cover image LITTLE BUGGY


Kevin O'Malley, . . Harcourt/Gulliver, $16 (32pp) ISBN 978-0-15-216339-6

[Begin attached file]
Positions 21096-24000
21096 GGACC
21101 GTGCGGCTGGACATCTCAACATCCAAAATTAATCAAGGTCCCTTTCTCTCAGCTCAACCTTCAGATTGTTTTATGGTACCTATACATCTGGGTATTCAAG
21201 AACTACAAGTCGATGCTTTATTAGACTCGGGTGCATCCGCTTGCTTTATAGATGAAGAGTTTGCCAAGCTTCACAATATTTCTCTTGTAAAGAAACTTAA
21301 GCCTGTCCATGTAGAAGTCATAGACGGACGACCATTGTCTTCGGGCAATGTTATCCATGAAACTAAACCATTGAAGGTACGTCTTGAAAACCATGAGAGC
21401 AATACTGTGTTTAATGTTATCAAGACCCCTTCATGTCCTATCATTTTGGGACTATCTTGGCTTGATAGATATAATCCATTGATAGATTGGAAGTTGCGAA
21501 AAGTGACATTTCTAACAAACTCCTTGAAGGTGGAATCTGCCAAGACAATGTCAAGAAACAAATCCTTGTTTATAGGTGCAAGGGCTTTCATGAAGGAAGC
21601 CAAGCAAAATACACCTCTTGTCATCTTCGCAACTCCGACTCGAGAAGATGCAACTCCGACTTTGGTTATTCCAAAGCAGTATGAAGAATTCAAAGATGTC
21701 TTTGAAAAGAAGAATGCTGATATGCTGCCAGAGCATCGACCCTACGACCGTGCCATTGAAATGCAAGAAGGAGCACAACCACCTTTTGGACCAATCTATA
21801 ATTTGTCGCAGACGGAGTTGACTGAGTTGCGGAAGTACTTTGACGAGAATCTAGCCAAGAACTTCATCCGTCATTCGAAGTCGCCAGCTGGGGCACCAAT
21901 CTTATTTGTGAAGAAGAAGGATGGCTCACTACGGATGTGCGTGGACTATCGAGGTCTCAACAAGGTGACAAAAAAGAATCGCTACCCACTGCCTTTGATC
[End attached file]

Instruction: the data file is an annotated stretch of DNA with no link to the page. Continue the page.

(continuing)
Generous measures of humor and empathy bring depth to this modest tale of a ladybug learning to fly. The drama unfolds in what appears to be a dense jungle packed with leafy obstacles. With his father counseling him, Little Buggy attempts to fly, and after a few falls he soars, the perspective changing from the insects' to a human's eye–view of two tiny ladybugs flying over a typical suburban backyard. What makes the story soar, too, is its relevance to children learning any new skill. The father is encouraging and the son eager, but O'Malley (Bud) also cannily uses two spectating snails to plumb the fears that nag every novice. "He's way too little to fly," opines Fred, and after Little Buggy falls a second time, he cracks, "Stick a fork in the kid. He's done." In a stylistic departure, O'Malley uses spare penstrokes to create a layering of woodland textures; he captures Fred's cynicism with half-lidded eyes and a smirky mouth, and Little Buggy's mix of excitement and terror with bug-eyes and antennae gone awry. The cheerful cartoon style, with speech bubbles, ink drawings and flat, computerized coloration suit this light but encouraging story. Best of all, though, is the ironic turn of events. After the ladybugs depart, naysaying Fred straps on two wing-like leaves, explaining, "If the kid can do it, so can I!" Ages 3-7. (Aug.)